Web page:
Archive for the ‘Fantasy’ Category

pans-labyrinth.jpgRecently I saw the movie Pan’s Labyrinth. I’ve always been drawn to movies that look at the world from a child’s point of view. Combine this with a fantastical world that exists underneath a grim reality – in this case the Spanish Civil War – and you have Pan’s Labyrinth. Ofelia and her pregnant mother travel to an outpost of the war, where they will live with Ofelia’s new stepfather. Dad is a nasty piece of work, a Captain in Franco’s army, with a zeal to wipe out the guerrila factions in the hills around the outpost. It’s a grim life for a young girl, and Ofelia’s only solace is in her books. Her fairy tales seep into the world and soon she is conversing with faeries and is set a number of tasks by Pan, the faun. It’s beautifully filmed, and totally mesmerizing, despite several scenes of extreme violence (you’ll know when to cover your eyes).

The story of a child who escapes the horrors of the adult world into the world of imagination is a common theme in literature, and I recently came across a great book that complements Pan’s Labyrinth. The book is The Book of Lost Things by John Connolly. In it, a young boy cannot accept the death of his mother and his father’s recent remarriage. The family must also move from war torn London (WWII) to a safer place in thelostthings1.jpg countryside. There he increasingly retreats into the books of fairy tales that his mother used to read to him. One night, a German pilot crashes near his house, creating a pathway into an alternate world, one that is people with all the creature’s in David’s book. He must find his way through this world, which is ruled over by a corrupt and faded king.

Although this book isn’t as violent as Pan’s Labyrinth, it is not for the faint of heart – and it is definitely not for children.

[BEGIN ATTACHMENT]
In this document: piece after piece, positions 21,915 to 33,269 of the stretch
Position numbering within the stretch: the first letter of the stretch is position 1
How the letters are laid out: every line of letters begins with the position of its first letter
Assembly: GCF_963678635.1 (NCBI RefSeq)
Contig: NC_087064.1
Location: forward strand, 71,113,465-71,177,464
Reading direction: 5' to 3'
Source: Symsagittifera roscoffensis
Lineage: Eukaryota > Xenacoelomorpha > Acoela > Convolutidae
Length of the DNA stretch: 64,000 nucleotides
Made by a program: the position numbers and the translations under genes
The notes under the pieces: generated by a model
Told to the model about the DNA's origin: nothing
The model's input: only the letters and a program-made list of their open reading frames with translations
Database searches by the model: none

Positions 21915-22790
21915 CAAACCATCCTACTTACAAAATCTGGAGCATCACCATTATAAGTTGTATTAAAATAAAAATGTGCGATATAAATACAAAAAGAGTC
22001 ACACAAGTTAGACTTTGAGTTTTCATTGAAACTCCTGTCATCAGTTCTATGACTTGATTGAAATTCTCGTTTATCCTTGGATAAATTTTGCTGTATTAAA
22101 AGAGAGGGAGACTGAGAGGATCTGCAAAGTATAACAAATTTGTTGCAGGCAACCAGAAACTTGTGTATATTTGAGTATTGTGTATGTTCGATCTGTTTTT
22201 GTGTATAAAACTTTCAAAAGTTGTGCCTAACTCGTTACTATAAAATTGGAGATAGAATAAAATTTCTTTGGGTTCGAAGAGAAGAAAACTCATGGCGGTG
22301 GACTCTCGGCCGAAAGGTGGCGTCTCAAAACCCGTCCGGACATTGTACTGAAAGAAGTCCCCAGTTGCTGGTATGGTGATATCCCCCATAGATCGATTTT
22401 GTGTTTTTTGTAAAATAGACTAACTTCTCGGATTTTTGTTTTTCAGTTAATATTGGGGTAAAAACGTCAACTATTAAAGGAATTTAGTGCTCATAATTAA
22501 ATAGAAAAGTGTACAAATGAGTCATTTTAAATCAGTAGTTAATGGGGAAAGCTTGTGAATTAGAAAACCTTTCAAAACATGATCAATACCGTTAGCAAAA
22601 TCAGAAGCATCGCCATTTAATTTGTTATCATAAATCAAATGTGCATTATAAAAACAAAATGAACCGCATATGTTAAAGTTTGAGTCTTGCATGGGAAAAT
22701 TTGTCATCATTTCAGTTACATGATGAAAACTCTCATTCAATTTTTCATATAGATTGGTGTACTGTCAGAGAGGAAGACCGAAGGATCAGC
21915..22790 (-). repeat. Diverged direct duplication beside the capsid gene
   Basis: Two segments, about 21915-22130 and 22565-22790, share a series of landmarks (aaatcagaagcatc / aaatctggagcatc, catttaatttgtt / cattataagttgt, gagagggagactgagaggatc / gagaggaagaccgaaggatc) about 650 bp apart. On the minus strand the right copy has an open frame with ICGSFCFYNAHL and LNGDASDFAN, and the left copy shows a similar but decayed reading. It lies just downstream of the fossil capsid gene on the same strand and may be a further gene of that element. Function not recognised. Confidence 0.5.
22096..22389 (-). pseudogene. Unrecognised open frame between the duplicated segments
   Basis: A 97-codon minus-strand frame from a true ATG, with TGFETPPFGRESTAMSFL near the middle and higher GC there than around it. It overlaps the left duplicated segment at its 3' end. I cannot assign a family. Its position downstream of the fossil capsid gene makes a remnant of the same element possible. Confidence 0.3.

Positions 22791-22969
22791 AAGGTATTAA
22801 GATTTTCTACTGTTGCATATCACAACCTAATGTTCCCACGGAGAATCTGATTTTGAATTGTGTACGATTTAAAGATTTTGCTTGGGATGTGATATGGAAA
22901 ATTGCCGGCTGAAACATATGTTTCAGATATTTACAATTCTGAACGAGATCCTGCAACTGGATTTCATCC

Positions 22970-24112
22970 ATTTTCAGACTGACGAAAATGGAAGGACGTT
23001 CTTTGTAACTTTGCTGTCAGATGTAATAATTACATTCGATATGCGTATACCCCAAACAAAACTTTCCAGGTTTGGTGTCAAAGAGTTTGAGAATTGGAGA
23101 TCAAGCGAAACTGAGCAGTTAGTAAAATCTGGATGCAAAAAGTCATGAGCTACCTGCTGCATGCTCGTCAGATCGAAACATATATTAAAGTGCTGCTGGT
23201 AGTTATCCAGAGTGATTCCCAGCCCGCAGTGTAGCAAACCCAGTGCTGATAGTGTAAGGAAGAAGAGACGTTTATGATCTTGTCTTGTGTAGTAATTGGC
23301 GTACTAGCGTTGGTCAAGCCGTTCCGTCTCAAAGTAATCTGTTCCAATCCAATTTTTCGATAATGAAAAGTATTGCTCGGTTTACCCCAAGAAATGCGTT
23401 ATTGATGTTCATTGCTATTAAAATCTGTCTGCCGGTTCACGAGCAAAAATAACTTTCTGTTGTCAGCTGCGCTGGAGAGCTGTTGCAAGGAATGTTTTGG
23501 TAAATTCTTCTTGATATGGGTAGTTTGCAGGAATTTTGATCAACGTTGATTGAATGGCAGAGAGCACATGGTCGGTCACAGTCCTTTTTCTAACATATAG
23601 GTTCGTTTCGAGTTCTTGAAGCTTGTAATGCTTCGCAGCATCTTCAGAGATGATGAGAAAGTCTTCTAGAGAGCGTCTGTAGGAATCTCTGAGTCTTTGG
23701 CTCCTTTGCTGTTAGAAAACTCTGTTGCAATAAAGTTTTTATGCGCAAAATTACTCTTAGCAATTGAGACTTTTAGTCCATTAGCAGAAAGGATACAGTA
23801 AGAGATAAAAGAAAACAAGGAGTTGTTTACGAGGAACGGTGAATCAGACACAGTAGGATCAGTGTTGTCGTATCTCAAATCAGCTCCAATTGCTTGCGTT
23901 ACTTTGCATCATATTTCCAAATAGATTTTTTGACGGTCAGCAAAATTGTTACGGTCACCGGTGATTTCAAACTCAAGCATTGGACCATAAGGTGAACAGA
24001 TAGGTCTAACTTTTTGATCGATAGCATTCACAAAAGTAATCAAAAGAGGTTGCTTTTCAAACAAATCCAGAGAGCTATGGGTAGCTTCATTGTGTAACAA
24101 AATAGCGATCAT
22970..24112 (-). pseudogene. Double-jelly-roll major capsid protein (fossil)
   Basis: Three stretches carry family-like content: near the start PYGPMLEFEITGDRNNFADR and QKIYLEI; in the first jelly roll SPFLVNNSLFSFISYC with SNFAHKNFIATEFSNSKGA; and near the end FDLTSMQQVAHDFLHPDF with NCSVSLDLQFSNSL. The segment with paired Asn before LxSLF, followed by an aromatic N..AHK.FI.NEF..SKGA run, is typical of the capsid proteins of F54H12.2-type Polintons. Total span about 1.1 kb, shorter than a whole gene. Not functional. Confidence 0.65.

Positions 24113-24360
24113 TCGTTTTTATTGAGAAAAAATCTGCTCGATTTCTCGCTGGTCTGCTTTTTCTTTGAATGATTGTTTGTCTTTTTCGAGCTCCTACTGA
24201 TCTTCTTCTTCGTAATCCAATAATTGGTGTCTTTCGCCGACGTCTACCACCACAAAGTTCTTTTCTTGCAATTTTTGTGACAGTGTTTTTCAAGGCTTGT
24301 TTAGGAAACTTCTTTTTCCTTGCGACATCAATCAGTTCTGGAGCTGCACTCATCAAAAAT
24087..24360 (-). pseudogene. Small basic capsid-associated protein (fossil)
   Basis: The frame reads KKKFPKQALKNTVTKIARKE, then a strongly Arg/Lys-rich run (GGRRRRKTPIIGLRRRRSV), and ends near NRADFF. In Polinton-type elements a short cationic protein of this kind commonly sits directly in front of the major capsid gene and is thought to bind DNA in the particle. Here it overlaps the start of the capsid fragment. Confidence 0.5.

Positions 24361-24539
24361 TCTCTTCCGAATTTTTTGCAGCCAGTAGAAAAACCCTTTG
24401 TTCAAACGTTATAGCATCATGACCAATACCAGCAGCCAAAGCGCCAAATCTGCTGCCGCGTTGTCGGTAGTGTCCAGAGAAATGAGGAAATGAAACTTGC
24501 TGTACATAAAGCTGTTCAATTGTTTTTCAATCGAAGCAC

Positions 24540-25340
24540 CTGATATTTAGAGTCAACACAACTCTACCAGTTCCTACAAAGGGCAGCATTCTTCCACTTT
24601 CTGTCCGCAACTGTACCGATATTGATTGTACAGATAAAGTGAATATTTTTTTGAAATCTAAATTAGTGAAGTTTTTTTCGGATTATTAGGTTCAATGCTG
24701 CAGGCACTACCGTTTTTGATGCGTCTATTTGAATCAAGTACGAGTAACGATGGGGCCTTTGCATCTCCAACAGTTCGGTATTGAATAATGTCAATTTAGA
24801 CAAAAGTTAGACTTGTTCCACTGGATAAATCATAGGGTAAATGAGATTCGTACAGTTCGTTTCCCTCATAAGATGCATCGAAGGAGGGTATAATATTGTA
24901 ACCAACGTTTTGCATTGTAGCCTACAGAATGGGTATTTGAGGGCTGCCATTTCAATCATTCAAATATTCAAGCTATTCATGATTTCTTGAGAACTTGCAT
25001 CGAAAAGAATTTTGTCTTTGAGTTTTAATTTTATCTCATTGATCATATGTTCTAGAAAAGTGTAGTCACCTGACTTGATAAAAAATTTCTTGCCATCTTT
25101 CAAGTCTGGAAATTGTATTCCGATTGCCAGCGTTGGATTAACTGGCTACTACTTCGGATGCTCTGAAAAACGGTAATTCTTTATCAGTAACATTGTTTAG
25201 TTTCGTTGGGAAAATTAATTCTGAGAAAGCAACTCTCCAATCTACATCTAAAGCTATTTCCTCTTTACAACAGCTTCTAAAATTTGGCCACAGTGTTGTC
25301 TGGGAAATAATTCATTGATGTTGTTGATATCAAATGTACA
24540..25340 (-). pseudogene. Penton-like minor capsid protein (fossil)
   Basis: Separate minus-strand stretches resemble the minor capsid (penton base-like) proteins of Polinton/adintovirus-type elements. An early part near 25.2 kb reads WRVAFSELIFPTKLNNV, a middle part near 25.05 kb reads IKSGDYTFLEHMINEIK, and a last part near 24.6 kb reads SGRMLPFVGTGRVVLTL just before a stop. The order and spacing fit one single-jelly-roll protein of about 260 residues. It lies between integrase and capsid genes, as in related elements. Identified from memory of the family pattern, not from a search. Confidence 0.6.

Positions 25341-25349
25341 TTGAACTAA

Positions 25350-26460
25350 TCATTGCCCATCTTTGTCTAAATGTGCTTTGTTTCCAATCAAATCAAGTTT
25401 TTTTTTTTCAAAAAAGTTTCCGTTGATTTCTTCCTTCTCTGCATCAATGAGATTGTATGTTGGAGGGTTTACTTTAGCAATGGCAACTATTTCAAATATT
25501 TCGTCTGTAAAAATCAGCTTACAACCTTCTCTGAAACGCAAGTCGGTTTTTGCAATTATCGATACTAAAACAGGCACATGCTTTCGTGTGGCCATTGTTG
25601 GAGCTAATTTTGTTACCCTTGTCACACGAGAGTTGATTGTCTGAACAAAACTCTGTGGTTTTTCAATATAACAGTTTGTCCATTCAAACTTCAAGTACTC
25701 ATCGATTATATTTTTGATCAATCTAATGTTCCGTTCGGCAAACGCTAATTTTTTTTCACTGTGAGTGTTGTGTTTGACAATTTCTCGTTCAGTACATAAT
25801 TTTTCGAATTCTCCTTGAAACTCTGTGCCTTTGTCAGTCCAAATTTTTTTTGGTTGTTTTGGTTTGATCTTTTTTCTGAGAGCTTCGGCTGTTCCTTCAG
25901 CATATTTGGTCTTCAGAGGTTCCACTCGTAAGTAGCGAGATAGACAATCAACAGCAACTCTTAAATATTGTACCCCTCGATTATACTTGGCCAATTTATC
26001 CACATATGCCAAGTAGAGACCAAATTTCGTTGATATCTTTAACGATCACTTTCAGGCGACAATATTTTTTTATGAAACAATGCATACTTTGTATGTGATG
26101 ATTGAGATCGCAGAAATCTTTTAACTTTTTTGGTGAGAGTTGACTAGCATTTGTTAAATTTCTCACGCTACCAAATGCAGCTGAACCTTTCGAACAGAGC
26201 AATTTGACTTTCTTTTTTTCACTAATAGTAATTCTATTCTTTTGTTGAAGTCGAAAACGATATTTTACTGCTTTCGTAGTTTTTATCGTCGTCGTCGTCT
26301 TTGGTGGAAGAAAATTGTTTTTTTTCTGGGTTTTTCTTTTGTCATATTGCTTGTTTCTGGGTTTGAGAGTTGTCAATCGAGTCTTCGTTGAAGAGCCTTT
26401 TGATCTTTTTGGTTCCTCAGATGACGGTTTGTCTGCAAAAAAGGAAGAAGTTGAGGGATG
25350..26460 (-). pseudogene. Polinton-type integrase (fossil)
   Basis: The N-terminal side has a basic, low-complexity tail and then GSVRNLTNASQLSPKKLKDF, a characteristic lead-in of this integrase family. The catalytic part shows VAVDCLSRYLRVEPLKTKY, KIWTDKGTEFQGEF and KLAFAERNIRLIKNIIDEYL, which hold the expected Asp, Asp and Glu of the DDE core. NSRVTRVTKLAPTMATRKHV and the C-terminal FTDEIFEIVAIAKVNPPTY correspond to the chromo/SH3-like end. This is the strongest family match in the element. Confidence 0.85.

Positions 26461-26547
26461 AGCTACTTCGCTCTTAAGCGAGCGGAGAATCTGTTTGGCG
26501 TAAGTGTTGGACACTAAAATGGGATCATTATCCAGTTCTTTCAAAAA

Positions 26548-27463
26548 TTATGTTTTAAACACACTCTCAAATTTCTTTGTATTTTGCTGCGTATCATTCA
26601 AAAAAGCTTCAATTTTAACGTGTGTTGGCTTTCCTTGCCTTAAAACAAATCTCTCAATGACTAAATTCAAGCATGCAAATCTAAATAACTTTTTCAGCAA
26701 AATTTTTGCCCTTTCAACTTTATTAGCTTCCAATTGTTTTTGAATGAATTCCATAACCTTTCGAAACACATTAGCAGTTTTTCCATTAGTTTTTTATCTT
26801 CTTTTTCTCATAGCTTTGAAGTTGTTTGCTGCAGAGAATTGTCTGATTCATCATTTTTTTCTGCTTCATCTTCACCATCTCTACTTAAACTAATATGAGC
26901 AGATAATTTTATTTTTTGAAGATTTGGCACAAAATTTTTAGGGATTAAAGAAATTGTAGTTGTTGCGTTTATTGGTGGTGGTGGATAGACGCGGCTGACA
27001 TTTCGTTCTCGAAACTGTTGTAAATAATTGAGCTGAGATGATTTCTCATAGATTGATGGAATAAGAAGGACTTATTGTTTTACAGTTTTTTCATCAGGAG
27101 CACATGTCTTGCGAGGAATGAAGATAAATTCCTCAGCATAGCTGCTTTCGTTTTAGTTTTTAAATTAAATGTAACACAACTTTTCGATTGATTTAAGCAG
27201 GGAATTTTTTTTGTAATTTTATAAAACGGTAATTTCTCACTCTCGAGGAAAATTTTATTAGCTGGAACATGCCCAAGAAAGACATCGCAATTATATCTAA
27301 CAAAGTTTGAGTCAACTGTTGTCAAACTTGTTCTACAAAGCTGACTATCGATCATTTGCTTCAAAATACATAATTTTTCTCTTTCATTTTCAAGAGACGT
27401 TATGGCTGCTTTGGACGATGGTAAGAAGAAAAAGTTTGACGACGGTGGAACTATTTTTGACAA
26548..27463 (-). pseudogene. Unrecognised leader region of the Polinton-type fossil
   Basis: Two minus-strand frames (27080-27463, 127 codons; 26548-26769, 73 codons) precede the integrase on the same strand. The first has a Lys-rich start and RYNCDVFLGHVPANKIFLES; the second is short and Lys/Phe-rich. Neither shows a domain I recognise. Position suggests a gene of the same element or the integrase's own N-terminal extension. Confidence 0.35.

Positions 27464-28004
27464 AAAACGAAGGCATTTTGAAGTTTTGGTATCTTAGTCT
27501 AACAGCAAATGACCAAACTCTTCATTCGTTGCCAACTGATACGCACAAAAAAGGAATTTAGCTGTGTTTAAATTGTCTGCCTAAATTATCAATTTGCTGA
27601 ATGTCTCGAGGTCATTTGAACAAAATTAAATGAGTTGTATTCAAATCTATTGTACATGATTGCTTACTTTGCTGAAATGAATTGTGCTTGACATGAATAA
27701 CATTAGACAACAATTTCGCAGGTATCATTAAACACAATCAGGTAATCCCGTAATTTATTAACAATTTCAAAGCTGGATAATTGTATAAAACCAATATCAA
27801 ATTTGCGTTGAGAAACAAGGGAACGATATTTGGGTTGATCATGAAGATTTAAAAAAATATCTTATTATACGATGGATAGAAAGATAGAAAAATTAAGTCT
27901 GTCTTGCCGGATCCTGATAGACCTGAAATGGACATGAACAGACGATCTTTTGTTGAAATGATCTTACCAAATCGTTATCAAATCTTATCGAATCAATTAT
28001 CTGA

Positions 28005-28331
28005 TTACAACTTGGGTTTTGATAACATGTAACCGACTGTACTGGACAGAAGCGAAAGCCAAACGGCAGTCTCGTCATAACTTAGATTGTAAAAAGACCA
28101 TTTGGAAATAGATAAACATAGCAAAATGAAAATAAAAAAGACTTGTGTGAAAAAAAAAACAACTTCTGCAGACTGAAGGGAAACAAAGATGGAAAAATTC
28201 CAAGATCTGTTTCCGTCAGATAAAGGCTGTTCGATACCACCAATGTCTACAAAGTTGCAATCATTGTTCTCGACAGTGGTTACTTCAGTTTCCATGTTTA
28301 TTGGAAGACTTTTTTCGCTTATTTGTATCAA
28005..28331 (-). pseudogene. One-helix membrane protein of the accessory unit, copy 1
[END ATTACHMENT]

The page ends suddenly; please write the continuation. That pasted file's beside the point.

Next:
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Dreamquake, by Elizabeth Knox, is the sequel to Dreamhunter. In a country much like New Zealand at the turn of the last, last century, young people train to be Dreamhunters. Dreamhunters are the select few who are able to make the journey into a barren world and find dreams. The dreamhunter is then able to capture these dreams and bring them back to civilization. There they perform them for audiences in large halls. Much like an opera house, these halls have enclosed balconies that contain beds. The performer is able to bring the audience along with them on these dream journeys. The most powerful dream hunters have a range, or ‘parabola’ that can reach everyone in a large hall – and sometimes can seep out beyond the walls. It’s a lovely form of entertainment, but what happens when an unknown dreamhunter is able to over-dream the performer and send out a message of terror?

I was so pleased to find the first book Dreamhunter. Not since Pullman’s The Golden Compass, had I read such a compelling fantasy. I’m only a few chapters into this one, but I’m loving it. I think we’ll see much more of the dark side of dreamhunting. Parallels can be drawn between the fame of the dreamhunter and America’s fascination with stars, as well as between the manipulation of the dreamhunter’s power and the nefarious uses entertainment can be put to.

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